How does living in such a remote place affect you psychologically?
There are many important psychological factors associated with confinement, isolation and sensory deprivation.
One of my predecessors told me that “monotony” was the largest challenge from living in isolation at Concordia. I disagree. Like him, I have access to information – via the internet, telephone and the rest of the crew. In fact we are surrounded by information, compared to the heroic age of polar exploration. Life is not monotonous - there is huge potential to stimulate your mind – through hobbies, conversation and news from the outside world. However, as winter progresses, overwintering crew members regress further into their own rooms and minds, which can be dangerous- living in isolation and isolating yourself from your only access to human contact on the station.
Things are different. Your senses are not bombarded in the way they are at home and in the winter darkness, they become ‘blunted’, meaning any new sensory stimulation remains a luxury. We have an inventive chef - Giorgio Deidda - who continually strives to surprise us with new taste combinations. He is spending his 3rd winter at Concordia and surprises the crew with nationally themed evenings and his own trademarked dishes including digestifs such as his whiskey sorbet.
But ultimately life changes from being in 'technicolor' to black and white over winter. It’s almost as if our senses become under stimulated and wither in the darkness, ice and silence. So when a new stimuli comes along it can be disproportionately fascinating. It has been some time since I stubbed my toe walking around the station barefooted in the dark. But I can tell you it hurt each and every-time, even more. Also our reaction times have slowed down. Recently the wind caught a heavy door, slamming it into my face. I suffered moderate concussion for three days. In daylight with my normal senses back home, I know I would have stopped it first.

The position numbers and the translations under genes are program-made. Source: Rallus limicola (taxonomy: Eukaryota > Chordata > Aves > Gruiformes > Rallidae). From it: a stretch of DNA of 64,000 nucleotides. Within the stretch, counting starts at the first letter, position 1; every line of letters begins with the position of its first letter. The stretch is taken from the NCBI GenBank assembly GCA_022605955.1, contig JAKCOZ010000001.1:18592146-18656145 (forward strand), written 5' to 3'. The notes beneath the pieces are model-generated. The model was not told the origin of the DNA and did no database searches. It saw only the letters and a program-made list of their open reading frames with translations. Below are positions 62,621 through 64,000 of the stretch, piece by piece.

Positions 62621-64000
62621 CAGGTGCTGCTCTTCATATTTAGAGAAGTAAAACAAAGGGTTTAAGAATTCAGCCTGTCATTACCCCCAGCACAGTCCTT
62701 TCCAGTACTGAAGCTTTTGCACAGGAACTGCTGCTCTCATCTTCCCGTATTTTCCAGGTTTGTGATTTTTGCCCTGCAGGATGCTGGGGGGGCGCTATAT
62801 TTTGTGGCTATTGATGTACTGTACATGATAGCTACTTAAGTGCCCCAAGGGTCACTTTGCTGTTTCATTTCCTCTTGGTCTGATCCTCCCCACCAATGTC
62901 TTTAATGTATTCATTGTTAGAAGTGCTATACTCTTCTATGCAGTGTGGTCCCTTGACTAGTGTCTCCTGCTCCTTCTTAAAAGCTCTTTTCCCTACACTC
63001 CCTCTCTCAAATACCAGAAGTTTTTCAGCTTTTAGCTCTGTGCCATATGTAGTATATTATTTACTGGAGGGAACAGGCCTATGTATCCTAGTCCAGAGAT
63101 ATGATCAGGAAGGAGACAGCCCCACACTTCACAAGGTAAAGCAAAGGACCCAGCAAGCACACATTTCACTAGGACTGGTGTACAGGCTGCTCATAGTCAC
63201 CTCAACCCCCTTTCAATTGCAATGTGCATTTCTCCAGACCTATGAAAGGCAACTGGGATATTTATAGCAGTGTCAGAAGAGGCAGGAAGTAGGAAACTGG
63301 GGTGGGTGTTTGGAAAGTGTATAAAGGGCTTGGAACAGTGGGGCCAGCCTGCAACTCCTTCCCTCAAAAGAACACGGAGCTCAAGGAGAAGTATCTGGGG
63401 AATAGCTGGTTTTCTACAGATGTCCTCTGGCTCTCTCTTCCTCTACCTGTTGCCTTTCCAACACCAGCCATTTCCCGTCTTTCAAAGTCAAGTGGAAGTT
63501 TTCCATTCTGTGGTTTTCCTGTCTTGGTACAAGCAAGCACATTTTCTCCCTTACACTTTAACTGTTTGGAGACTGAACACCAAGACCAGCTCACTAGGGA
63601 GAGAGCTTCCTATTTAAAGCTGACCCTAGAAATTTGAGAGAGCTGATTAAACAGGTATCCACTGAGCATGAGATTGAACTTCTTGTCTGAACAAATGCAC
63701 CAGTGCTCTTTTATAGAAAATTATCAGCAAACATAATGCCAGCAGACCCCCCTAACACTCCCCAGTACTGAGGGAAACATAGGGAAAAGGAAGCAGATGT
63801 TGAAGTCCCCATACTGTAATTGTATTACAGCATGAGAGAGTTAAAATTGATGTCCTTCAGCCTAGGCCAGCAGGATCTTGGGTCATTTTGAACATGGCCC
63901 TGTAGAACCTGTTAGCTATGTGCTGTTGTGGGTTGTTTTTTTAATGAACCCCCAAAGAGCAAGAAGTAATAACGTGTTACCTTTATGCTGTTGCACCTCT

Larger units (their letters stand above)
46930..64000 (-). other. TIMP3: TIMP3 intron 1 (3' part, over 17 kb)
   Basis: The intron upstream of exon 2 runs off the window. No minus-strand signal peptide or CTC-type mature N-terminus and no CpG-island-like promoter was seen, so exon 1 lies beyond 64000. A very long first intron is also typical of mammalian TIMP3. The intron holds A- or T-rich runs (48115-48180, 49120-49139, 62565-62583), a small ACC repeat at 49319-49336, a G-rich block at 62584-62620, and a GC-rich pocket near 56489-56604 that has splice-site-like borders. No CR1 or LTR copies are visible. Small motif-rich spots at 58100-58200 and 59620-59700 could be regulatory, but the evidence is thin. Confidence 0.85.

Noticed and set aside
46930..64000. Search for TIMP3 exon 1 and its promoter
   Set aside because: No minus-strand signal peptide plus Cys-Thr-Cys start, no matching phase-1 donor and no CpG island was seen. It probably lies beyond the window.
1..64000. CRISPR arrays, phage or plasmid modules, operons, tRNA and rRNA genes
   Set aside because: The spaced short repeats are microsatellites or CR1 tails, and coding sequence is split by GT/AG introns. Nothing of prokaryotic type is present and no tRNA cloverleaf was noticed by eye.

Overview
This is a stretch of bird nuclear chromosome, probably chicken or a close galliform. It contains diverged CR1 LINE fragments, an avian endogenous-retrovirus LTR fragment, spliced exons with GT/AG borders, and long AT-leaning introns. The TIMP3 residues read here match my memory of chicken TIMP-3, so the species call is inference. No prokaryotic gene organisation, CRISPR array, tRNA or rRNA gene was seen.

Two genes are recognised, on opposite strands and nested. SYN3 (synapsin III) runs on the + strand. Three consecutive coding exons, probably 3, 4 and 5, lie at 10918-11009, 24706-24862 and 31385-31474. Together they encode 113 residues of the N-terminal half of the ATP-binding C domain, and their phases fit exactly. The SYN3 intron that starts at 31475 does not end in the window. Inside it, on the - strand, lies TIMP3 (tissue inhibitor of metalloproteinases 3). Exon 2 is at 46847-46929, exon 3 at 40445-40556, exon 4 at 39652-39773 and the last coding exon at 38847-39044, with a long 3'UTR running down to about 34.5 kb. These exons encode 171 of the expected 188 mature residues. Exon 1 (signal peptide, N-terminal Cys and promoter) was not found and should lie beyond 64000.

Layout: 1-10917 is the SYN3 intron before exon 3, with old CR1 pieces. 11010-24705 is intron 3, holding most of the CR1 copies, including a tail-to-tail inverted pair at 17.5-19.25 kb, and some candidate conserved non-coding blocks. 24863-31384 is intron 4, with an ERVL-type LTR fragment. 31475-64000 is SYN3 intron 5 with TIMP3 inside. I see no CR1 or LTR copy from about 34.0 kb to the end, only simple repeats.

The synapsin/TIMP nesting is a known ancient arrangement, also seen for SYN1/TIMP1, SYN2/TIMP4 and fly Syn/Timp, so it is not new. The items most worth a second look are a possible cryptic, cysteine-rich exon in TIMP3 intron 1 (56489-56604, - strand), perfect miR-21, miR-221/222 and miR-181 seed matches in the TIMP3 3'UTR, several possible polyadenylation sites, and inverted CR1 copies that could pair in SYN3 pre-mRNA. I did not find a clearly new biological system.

But perhaps the main factor is dealing with the degree of separation from our lives back home ‘on Earth’.
Could technology help overcome that isolation?
Surprisingly, I often envy the previous polar expeditions’ lack of communications. Nowadays, with heightened technological capability and wide satellite communications access for those overwintering in Antarctica, messages, problems and bad news are transmitted into our minds – whether it is a loved one passing away or salary difficulties. Such news is airdropped into the station by email, telephone, Facebook and video call, sometimes exploding like a bomb. There is no release - you are in a prison of your own mind here.
But being disconnected can bring new unexpected challenges. A fellow crew-member recently described to me how he “felt dead” and “not real”. Certainly depersonalization and “derealisation” have been recognized as features of significant psychological stress. He went on to say that when he went on Facebook it was as if his “previous life was continuing whilst his empty body continued on here in the Antarctic wasteland”.
How do you deal with the isolation?
A sense of camaraderie is crucial as well as regular hobbies. Reading and listening to music makes a huge impact. I recently rediscovered Jerry Lee Lewis – which when played after lunch, lifts peoples’ spirits more than any drug can, perhaps providing an element of ‘escapism’ from station life.